Skip to content Skip to sidebar Skip to footer

Ag Startup Engine makes initial investment in VetMeasure

Ag Startup Engine has made an initial investment in Ames-based VetMeasure.

VetMeasure has developed a harness that will improve real-time monitoring of a pet’s health by allowing veterinarians and pet owners to monitor the pet’s health remotely.

The MeasureON! harness, currently designed for dogs, measures key health metrics including temperature, respiration, and heart rate, and the dog’s environmental temperature and humidity. These metrics are sent to a mobile and web application to be viewed by veterinarians and clinic staff. Through setting personalized safe ranges, automated alerts are sent to the vets and vet techs when a dog nears critical levels.

“VetMeasure’s technology has the ability to dramatically improve an animal’s recovery rate through consistent, reliable health metrics,” said Kevin Maher, Founder and President of VetMeasure. “We’re excited to work with Ag Startup Engine because we’re confident that the harness will have an impact on animal and livestock health throughout the future. Ag Startup Engine funding will help advance our Series A equity round toward product release and hiring of key employees.”

VetMeasure plans to expand its technology platform to the dairy and beef sectors. VetMeasure’s technology will alert animal caretakers of a fever and other issues before they would typically be detected.

“Kevin Maher brings tremendous experience in animal health to his latest venture,” said Kevin Kimle, Co-Director of the Ag Startup Engine. “His relationships with veterinarians and animal health professionals will be valuable as he scales VetMeasure and we look forward to his continued contributions to the startup ecosystem in the ISU Research Park.”

This is the tenth company Ag Startup Engine has invested in since forming in 2016. Over the next year, Ag Startup Engine will add up to five more agriculture technology startups like to its portfolio, ranging from animal health to precision agriculture.

Previous coverage

Ag Startup Engine invests in ClearFlame Engines -Jan. 31, 2019

Leah Laboratories receives seed investment from Ag Startup Engine -Jan. 16, 2019

VetMeasure: Accurate health monitoring for pets -June 25, 2018

Ag Startup Engine makes initial investment in VetMeasure | Clay & Milk
A central Iowa ag-tech accelerator has secured more backers and finally has a name. The Greater Des Moines Partnership first announced the accelerator last year, naming four initial investors. On Monday, the Partnership said the program will be called the "Iowa AgriTech Accelerator" and named three new investors. The new investors include Grinnell Mutual, Kent Corp. and Sukup Manufacturing, all Iowa companies. They join investors Deere & Co., Peoples Co., Farmers Mutual Hail Insurance Co. and DuPont Pioneer. Each investor has agreed to put up $100,000 for the first year of the accelerator. Startups entering the program will receive $40,000 in seed funding in exchange for 6 percent equity. Tej Dhawan, an angel investor and local startup mentor, is serving as interim director until the AgriTech Accelerator names a permanent leader. Dhawan held a similar role with the GIA before Brian Hemesath was named as managing director. As interim director, Dhawan said his main job includes hiring the accelerator's executive director, establishing a business structure and initial recruiting for the first cohort. The accelerator will place few filters, such as location and product, on the applicant pool, Dhawan said. "When you’re seeking innovation, innovation can come from every corner of the world so why restrict ourselves," he said. One area the the AgriTech Accelerator won't recruit from is biotech. For its first cohort, the AgriTech Accelerator will work out of the GIA's space in Des Moines' East Village, Dhawan said. A future, permanent home is still to be decided. The accelerator's program will host startups from mid-July through mid-October, ending with an event connected to the annual World Food Prize. The GIA, which the AgriTech Accelerator is based on, also ends with presentations at an industry event. The accelerator has also started lining up a mentor pool. The Iowa Corn Growers Association, Iowa Soybean Association and the Iowa Pork Producers Association have agreed to provide mentors, as has Iowa State University. While the AgriTech Accelerator is loosely based off of the GIA, it will differ in its business structure, Dhawan said. The GIA runs through a for-profit model for both operations and its investment fund. The AgriTech Accelerator will have a nonprofit model for its operations and a for-profit setup for its fund. Dhawan said the nonprofit model is being used so the accelerator can better work with other nonprofit partners, such as trade associations. "These are all organizations that are nonprofits and can be amazing stakeholders without ever having to be investors in the accelerator," he said. "It becomes easier to work with trade associations in their nonprofit role when we are also a nonprofit." When it's up and running, the AgriTech Accelerator would be one of a handful of ag-focused startup development programs in Iowa. Others include the Ag Startup Engine out of Iowa State University and the Rural Ventures Alliance from Iowa MicroLoan. Matthew Patane is the managing editor and co-founder of Clay & Milk. Send him an email at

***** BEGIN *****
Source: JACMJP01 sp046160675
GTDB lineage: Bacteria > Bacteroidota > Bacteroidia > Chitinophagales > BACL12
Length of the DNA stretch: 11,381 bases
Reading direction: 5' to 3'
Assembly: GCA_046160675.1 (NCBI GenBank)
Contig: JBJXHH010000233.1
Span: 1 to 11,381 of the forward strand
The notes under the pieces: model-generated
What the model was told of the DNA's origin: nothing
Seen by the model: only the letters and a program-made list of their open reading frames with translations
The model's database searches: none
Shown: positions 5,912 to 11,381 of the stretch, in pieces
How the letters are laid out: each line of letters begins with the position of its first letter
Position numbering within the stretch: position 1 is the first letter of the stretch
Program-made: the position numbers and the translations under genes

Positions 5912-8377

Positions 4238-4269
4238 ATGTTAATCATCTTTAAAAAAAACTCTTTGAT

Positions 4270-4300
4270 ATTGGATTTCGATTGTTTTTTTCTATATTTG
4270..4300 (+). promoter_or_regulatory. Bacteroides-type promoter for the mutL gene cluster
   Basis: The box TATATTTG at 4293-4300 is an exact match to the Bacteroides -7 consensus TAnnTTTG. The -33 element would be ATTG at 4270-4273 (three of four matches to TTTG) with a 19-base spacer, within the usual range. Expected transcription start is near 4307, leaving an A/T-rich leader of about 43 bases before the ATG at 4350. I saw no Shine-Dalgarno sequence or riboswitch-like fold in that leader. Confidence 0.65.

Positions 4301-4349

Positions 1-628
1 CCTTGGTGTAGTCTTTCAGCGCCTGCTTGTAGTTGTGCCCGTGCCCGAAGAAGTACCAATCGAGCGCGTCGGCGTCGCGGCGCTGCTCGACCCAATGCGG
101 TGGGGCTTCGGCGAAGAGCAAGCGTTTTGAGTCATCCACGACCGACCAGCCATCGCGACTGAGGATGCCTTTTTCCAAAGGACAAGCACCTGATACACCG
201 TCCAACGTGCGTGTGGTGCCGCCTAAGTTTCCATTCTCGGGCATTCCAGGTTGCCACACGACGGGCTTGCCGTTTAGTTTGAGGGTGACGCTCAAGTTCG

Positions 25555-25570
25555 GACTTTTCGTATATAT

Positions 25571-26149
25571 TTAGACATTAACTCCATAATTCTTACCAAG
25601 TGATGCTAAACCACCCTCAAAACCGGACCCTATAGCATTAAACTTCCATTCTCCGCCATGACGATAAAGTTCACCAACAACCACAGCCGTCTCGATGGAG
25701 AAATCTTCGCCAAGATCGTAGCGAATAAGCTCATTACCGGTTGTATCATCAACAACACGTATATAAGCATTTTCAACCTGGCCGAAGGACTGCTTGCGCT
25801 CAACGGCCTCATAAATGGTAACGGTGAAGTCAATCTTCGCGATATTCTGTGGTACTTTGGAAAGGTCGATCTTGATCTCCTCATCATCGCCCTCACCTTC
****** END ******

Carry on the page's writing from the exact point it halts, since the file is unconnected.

This Pop-up Is Included in the Theme
Best Choice for Creatives
Purchase Now